HARRISBURG -- Connie Iannetta was placed in foster care just shy of her 12th birthday, the third generation of her family to be placed in substitute care.
“At 18, I ‘aged out’ of the foster care system without permanency and terrified,” Iannetta said. “Housing was my greatest issue, as I bounced from family to friends’ houses. Things didn’t seem to ever work out in my favor. Without a stable home, I couldn’t keep a job. Without a stable job, I couldn’t pay bills or get enrolled in college.”
Iannetta, the founder of the PA Chapter of Foster Care Alumni of America, told her story to members of the House Human Services and Children and Youth committees who came to Manor College in Jenkintown to learn about the challenges faced by children in foster care as they transition into adulthood.
“This is one of the many untold stories of foster care,” said Rep. Tom Murt (R-Montgomery/Philadelphia), who requested the hearing. “While foster care is critical to supporting children in need, we must better understand the enormous challenges faced when they leave the system.”
“The transition can be harsh,” said Rep. Gene DiGirolamo (R-Bucks), chairman of the Human Services Committee. “Many foster children are forced to find adequate housing, education and employment when they reach 18, though the system does an inadequate job helping these children transition into adulthood.”
“We must find a way for the state to help them,” said Rep. Kathy Watson (R-Bucks), chairman of the Children and Youth Committee. “While we properly focus on caring for them as kids, we must find a way to help our foster children become successful adults. This isn’t just a family problem, but one that impacts the entire Commonwealth.”
Iannetta testified that she spent two years struggling with homelessness before finding temporary housing at each school and college she attended.
“lt is of great importance and a dire need that we make a collective effort to give young people the tools and support necessary for them to become successful, contributing members of society,” Iannetta said.
JR Kenny, director of Government Relations for the Boys and Girls Clubs of America, testified that one-in-four young adults who leave foster care experience homelessness and struggle with mental health challenges such as depression, substance abuse and anxiety disorders.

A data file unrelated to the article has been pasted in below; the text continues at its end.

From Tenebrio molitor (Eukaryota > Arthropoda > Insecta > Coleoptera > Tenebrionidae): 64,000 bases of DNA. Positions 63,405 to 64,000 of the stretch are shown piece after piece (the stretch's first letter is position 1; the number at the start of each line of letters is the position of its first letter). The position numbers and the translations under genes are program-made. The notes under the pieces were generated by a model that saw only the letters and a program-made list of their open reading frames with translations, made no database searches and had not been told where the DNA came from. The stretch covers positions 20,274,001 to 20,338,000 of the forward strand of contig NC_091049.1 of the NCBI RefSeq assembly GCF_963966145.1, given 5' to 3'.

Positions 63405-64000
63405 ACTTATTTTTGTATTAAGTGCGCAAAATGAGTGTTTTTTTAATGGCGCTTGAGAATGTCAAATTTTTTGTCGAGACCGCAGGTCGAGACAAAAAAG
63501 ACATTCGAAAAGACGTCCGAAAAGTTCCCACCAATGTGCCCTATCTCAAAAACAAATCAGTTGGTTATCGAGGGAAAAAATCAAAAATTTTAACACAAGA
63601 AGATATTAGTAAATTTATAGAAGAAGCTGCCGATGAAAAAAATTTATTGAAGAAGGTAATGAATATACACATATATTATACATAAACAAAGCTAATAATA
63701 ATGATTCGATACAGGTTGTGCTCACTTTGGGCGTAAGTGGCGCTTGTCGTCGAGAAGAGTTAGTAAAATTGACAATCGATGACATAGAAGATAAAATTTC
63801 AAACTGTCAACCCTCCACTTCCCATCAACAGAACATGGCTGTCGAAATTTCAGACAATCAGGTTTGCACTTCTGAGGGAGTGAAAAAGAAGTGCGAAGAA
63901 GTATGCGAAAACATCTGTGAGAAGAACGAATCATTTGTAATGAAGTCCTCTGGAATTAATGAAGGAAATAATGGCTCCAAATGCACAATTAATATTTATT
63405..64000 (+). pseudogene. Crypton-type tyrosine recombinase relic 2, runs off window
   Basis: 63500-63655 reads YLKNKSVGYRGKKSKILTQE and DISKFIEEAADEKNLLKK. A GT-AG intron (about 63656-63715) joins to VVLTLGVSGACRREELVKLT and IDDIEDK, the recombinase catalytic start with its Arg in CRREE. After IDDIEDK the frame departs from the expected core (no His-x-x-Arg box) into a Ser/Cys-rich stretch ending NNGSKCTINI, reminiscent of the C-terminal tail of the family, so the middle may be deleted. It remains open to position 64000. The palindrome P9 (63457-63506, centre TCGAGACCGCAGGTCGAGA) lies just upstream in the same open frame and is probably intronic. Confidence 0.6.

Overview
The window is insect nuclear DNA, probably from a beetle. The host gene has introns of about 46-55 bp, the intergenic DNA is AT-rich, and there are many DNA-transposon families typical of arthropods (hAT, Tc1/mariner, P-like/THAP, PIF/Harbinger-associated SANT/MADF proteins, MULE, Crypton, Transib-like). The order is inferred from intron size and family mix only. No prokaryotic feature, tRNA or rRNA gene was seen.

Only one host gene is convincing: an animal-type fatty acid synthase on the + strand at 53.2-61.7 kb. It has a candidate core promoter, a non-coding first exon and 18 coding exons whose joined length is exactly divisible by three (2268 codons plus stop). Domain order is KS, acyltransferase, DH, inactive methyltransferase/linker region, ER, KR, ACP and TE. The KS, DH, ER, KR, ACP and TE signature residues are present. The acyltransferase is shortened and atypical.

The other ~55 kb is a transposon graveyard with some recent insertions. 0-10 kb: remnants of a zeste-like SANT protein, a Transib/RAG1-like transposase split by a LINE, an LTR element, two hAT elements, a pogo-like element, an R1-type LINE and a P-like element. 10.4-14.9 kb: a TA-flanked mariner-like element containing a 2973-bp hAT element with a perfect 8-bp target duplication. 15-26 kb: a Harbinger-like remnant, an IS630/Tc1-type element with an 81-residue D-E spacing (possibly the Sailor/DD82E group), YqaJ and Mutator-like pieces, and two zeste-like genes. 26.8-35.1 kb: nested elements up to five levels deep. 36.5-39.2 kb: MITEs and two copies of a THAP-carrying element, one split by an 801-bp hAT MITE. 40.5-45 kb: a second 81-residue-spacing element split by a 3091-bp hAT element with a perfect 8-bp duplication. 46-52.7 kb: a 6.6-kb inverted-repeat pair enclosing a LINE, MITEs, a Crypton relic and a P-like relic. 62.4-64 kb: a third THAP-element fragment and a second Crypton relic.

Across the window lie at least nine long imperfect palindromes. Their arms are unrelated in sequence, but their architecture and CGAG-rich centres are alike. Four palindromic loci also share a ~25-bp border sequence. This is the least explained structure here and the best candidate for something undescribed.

Dawn Holden Woods, CEO of Turning Points for Children, the leading foster care case management agency in Philadelphia, projects 250 youth ages 17-22 will “age out” of the foster care system in the city.
“Unprepared to meet the demands of independent living, with little support from family, little to no financial resources, and often facing significant and debilitating mental health issues, these young adults face higher rates of homelessness, post-traumatic stress disorder and unemployment than young people who have not been touched by the system,” Woods said.
Woods argued that young adults need programs to help them address family/support system issues, as well as teach them independent living skills, so that they can learn the tools to build stable, successful adult lives.
Groups like Turning Points for Children are linking with private organizations to help young adults in foster care, like YVLifeSet, operated by the Tennessee-based Youth Villages, that gives participants the support to achieve their goals in housing, employment and education.
Over the past two years, Turning Points has brought together a unique partnership of
public funders, foundations and others to introduce YVlifeSet, the only program in
Philadelphia outside government with the specific goal of empowering these young
adults to follow a path to a positive future.
“Within the first 11 months of the program, Turning Points has helped 50 young people
secure stable housing and has provided all 50 young people with job training and/or
employment to ensure that housing is sustainable,” Woods said. “To date, we have had eight successful discharges from our YVlifeSet program and currently have 42 participants.”
“We must consider all options in helping foster children transition into adulthood,” Murt said. “We will take what we learned here and share it with all House members as we develop legislation to help these kids in need.”
Representative Thomas P. Murt
Pennsylvania House of Representatives
Media Contact: David Foster